Then there’s the other stuff I’m involved in. I’m in two different writing groups. One involves lengthy and rewarding critiques, the other involves lots of promotion. Since I am technically the stay-at-home-mom in this family, I’m the one who cleans the house and buys the food and cooks the meals. (My wild fantasy is that someday I will be able to afford a maid. Ooooo!) I’m also the one who ferries the kids to lessons, sports, etc. etc.  Plus I’m a scout leader.  As a writer, I’m an organizer.  I love to envision stuff and pull it all together. I like to think big. My scout troop is going to London this year, and guess who is planning the bulk of it…

So life is full. Life is good. But in 2010 I resolved to PUT WRITING FIRST!  One thing I know about myself is that once I start working on my fiction, I’m instantly on a roll. Four hours, six hours, ten hours. I can sit there forever and time flies. Because of things like meals and kids and sleep, I really can’t write like I want to. If it were up to me and only me, I’d write all day all night, and someone would slip great food under my door until a novel is complete. I don’t live and write in a bubble, but what if, instead of checking all those on-line sites, answering all those emails, and doing all that promotion, I simply start my fiction first? What if I didn’t play spider solitaire? Or follow up on what’s happening in the industry everyday? Or didn’t book so many appearances until I’ve finished a manuscript? Wouldn’t I have so many more manuscripts to put out there in the world? Wouldn’t I be happier?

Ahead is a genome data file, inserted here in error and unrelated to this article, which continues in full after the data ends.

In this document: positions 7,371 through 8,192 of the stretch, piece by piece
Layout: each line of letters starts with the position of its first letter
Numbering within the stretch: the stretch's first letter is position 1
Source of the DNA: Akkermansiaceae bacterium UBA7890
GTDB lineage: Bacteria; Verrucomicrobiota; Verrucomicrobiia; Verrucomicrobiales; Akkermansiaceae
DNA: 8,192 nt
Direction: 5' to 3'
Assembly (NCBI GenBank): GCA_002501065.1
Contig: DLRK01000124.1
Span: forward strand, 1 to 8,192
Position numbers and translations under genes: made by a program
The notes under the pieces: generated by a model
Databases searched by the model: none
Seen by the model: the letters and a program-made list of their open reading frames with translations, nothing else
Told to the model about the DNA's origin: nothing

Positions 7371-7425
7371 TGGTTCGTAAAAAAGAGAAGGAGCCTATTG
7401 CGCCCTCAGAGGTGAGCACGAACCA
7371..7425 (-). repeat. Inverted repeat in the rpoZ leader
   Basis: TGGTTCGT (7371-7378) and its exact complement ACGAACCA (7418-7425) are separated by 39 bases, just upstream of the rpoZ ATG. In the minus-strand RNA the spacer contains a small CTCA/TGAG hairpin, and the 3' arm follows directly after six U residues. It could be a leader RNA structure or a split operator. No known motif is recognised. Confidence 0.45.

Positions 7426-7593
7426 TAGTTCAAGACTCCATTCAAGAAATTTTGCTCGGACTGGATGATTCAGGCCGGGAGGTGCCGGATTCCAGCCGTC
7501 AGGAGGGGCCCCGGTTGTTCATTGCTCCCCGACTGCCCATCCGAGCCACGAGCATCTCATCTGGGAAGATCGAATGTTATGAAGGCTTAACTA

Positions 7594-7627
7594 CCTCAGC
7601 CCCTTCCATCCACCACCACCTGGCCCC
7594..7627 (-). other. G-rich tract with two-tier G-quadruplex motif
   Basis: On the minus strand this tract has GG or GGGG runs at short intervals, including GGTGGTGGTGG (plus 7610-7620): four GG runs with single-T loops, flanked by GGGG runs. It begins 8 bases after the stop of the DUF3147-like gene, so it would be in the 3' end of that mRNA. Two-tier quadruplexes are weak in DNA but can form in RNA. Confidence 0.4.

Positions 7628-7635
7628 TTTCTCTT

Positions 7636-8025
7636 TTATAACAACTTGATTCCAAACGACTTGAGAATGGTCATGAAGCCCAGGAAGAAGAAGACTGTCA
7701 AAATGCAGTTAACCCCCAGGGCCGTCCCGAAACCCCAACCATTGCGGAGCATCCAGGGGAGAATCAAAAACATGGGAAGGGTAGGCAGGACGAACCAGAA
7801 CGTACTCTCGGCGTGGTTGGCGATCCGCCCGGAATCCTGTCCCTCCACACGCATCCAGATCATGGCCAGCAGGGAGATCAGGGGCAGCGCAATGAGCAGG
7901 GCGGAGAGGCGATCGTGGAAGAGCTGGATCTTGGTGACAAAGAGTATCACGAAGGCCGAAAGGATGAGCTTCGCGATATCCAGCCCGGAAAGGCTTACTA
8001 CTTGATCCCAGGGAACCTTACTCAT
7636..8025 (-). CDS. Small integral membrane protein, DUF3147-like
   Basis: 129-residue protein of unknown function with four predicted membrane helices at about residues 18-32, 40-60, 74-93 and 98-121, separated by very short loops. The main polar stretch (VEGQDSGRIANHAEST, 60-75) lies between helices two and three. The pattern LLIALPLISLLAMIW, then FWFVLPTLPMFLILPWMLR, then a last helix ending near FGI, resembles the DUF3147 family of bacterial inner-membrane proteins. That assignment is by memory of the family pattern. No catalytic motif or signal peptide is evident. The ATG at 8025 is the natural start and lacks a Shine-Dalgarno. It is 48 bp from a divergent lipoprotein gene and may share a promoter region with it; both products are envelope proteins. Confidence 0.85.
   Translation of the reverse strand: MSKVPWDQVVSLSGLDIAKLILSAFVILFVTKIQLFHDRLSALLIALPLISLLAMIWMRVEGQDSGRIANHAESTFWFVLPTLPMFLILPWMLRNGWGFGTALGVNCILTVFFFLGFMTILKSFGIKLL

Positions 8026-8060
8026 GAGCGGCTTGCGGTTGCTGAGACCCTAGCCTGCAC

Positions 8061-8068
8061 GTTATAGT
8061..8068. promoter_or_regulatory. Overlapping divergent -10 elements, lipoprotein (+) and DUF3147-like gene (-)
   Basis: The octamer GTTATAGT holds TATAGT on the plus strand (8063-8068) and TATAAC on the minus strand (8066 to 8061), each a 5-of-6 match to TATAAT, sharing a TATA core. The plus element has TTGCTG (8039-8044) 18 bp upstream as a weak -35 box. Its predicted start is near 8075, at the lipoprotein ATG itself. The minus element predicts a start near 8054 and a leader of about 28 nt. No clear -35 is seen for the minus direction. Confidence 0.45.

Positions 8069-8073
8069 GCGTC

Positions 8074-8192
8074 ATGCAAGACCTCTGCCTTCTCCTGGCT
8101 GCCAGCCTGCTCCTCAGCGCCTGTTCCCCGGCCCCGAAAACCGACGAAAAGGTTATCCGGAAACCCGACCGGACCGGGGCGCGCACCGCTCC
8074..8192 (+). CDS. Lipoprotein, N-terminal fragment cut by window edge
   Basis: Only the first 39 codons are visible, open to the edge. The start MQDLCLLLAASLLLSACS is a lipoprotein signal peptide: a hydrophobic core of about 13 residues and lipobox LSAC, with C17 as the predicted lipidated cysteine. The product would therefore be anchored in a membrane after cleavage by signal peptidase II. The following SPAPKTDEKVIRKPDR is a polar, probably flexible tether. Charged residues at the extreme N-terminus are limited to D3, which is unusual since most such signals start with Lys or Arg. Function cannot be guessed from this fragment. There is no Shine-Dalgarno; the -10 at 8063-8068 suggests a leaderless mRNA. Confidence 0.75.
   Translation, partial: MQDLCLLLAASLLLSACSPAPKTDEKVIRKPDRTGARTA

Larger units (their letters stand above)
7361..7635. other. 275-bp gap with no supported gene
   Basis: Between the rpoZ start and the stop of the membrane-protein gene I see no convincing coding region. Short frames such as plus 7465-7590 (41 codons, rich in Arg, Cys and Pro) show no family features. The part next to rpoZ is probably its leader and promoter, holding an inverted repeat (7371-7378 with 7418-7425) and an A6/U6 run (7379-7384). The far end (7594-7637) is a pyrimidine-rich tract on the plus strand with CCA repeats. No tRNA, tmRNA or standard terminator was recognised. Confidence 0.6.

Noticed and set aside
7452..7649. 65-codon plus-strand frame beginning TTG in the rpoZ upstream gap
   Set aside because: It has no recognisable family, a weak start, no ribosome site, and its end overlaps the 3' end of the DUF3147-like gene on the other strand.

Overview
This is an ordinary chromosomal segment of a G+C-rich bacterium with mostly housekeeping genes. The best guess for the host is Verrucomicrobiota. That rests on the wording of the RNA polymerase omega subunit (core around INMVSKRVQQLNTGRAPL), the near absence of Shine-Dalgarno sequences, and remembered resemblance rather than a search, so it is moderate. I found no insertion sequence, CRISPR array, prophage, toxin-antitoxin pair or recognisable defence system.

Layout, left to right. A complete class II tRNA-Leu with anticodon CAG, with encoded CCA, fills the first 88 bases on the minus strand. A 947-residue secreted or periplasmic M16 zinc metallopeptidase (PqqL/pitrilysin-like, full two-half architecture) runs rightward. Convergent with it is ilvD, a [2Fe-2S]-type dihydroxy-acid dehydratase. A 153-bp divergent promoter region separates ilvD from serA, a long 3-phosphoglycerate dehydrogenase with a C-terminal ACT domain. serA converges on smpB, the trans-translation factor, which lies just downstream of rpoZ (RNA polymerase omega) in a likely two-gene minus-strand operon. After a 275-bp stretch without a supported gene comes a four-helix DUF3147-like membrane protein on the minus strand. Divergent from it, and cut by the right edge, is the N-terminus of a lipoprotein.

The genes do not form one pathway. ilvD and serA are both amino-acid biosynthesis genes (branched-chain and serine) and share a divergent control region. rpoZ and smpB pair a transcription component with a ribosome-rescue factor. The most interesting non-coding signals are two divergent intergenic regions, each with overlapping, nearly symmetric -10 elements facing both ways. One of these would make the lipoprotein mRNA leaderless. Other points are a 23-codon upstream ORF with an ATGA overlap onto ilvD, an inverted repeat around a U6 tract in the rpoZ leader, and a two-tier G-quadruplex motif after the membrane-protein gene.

So here’s the goal…first thing in the morning I go to the computer, forget about going on line (this is going to be a tough one), forget about playing spider solitaire-solitaire-minesweeper-hearts (this is going to be even tougher), and I will spend the next few hours writing. Just writing. Not press releases, not feature stories, not emails, just fiction. And then I can do everything else. AFTER.

Okay, I’ve officially put my resolution in writing. I’m ten times more likely to accomplish it now. I feel mighty. I feel like playing a quick game of spider solitaire. But no. I’m redoing my writing life. I can do this. I can!

To my fellow writers, be bold, be organized. Remember we do have some control over what we actually create, and we CAN make better use of our time.  2010. A new year. A fresh beginning.

May all of your writing dreams  come true.